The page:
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Efficiency difference between using large png and scaling down vs small pngs

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Depends on how you do the scaling. If you simply set width and height of the image, then yes the performance is affected as the texture size is still large, but it's only displayed in a smaller size. If you manually re-size the image to an off-screen canvas or Phaser bitmapData then the performance won't be affected, only the load time will be a bit longer.

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11 hours ago, tips4design said:

Depends on how you do the scaling. If you simply set width and height of the image, then yes the performance is affected as the texture size is still large, but it's only displayed in a smaller size. If you manually re-size the image to an off-screen canvas or Phaser bitmapData then the performance won't be affected, only the load time will be a bit longer.

Nice! Is it a very noticeable difference or just one to go for if you REALLY need to optimize for speed? Which I suppose should be always :rolleyes:

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Other than performance, really large scaling aren't really good-looking/smooth either. I assume you want to support different display resolutions. In this case better way would be loading the size you need based upon the display resolution range.

I had to show an Agar.io like prototype to a client. I was using Arcade physics with bitmap sprites to keep it simple and fast Using very large sprites and then scaling them very low gave ugly looking results. So I ended up using three different sprites for different mass range the ball is in.

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On 5/19/2016 at 0:58 PM, Umz said:

Nice! Is it a very noticeable difference or just one to go for if you REALLY need to optimize for speed? Which I suppose should be always :rolleyes:

If you for example use a 2048x2048 image and display it downscaled at 64x64 pixels there will certainly be a noticeable difference. Also, take in consideration that wheter you are using the canvas renderer or the WebGL renderer matters a lot. For example, with WebGL, if you use 2048x2048 textures for each object, the GPU simply can not store too many textures of this size (especially on mobile devices). Anyway, it mostly depends on how you actually scale the images. If you for example, down-scale the image each frame than you'll see a noticeable frame drop. So: if you use pretty small images (eg: like having 100x100px image and downscaling it to 80x80px) then you won't see much of a performance hit but the quality might suffer to do the fact that Phaser scaling method might not be as good as scaling the image yourself with Photoshop.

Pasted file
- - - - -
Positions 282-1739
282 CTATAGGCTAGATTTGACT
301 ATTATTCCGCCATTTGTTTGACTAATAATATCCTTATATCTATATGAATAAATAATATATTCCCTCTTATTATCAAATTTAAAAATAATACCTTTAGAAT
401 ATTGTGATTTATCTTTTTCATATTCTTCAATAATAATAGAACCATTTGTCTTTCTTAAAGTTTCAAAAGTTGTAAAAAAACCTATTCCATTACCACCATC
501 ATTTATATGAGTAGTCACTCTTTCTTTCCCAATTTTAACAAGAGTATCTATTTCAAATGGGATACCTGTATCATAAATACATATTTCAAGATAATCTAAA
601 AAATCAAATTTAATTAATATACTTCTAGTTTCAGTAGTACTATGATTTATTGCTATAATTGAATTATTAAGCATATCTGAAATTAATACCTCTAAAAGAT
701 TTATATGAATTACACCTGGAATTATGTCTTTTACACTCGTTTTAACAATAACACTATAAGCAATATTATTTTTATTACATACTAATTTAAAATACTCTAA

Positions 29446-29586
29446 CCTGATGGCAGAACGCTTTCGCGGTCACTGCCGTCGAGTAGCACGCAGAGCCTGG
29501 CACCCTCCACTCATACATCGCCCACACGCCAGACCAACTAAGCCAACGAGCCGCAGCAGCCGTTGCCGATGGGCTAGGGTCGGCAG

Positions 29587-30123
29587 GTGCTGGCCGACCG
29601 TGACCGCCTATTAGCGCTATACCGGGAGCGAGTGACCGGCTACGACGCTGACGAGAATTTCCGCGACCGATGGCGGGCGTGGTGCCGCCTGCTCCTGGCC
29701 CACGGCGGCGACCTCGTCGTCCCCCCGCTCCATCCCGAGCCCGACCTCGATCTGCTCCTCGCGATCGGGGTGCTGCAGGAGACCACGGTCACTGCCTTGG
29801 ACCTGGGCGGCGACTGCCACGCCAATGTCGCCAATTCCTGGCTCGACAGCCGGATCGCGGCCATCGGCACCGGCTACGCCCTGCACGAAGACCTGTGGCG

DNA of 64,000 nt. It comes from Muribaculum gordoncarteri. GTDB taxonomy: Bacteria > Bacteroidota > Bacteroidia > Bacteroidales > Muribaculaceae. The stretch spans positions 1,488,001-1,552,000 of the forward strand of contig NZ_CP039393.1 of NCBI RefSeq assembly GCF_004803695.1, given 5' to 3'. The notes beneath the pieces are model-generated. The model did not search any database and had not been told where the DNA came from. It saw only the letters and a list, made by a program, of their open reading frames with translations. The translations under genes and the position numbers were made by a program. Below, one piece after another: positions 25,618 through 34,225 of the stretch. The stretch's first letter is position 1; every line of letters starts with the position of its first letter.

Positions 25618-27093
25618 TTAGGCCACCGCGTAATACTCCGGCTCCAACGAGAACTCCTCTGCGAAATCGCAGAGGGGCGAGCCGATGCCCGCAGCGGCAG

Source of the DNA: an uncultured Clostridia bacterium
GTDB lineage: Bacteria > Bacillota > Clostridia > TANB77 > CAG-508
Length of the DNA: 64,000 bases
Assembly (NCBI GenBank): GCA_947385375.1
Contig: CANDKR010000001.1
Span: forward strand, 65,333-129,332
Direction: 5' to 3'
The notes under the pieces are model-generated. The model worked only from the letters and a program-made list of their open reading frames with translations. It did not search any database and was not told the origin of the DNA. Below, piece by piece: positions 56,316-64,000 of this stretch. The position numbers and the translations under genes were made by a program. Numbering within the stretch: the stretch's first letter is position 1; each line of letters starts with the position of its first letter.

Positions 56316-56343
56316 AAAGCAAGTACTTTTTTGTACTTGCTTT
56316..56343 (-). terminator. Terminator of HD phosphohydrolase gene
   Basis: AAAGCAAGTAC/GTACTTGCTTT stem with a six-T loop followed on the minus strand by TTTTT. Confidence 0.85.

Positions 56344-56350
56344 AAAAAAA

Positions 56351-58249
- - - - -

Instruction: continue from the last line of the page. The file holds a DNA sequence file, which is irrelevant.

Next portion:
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In my game (see my signature) to support all resolutions with good quality I used SVG files - see it in the fields when you start a game.

SVG has a big advantage in image quality, because they don't loose quality when they scale.

My game is made with Phaser, Phaser doesn't support SVG, but it worked so I used it anyway.

The downside is that it won't work on all browsers, for me it's a Cordova/Crosswalk app so I only needed Chrome to work.

Try to test it with different resolutions and tell me what you think about it.

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You can use mipmaps in webgl, which lets you render downscaled images fast and without significant loss of quality(but you waste some GPU memory by using higher resolution textures + 33% extra memory for mipmaps).

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10 hours ago, tips4design said:

If you for example use a 2048x2048 image and display it downscaled at 64x64 pixels there will certainly be a noticeable difference. Also, take in consideration that wheter you are using the canvas renderer or the WebGL renderer matters a lot. For example, with WebGL, if you use 2048x2048 textures for each object, the GPU simply can not store too many textures of this size (especially on mobile devices). Anyway, it mostly depends on how you actually scale the images. If you for example, down-scale the image each frame than you'll see a noticeable frame drop. So: if you use pretty small images (eg: like having 100x100px image and downscaling it to 80x80px) then you won't see much of a performance hit but the quality might suffer to do the fact that Phaser scaling method might not be as good as scaling the image yourself with Photoshop.

Awesome answer, just what I was looking for. Concise and clear. Thanks!

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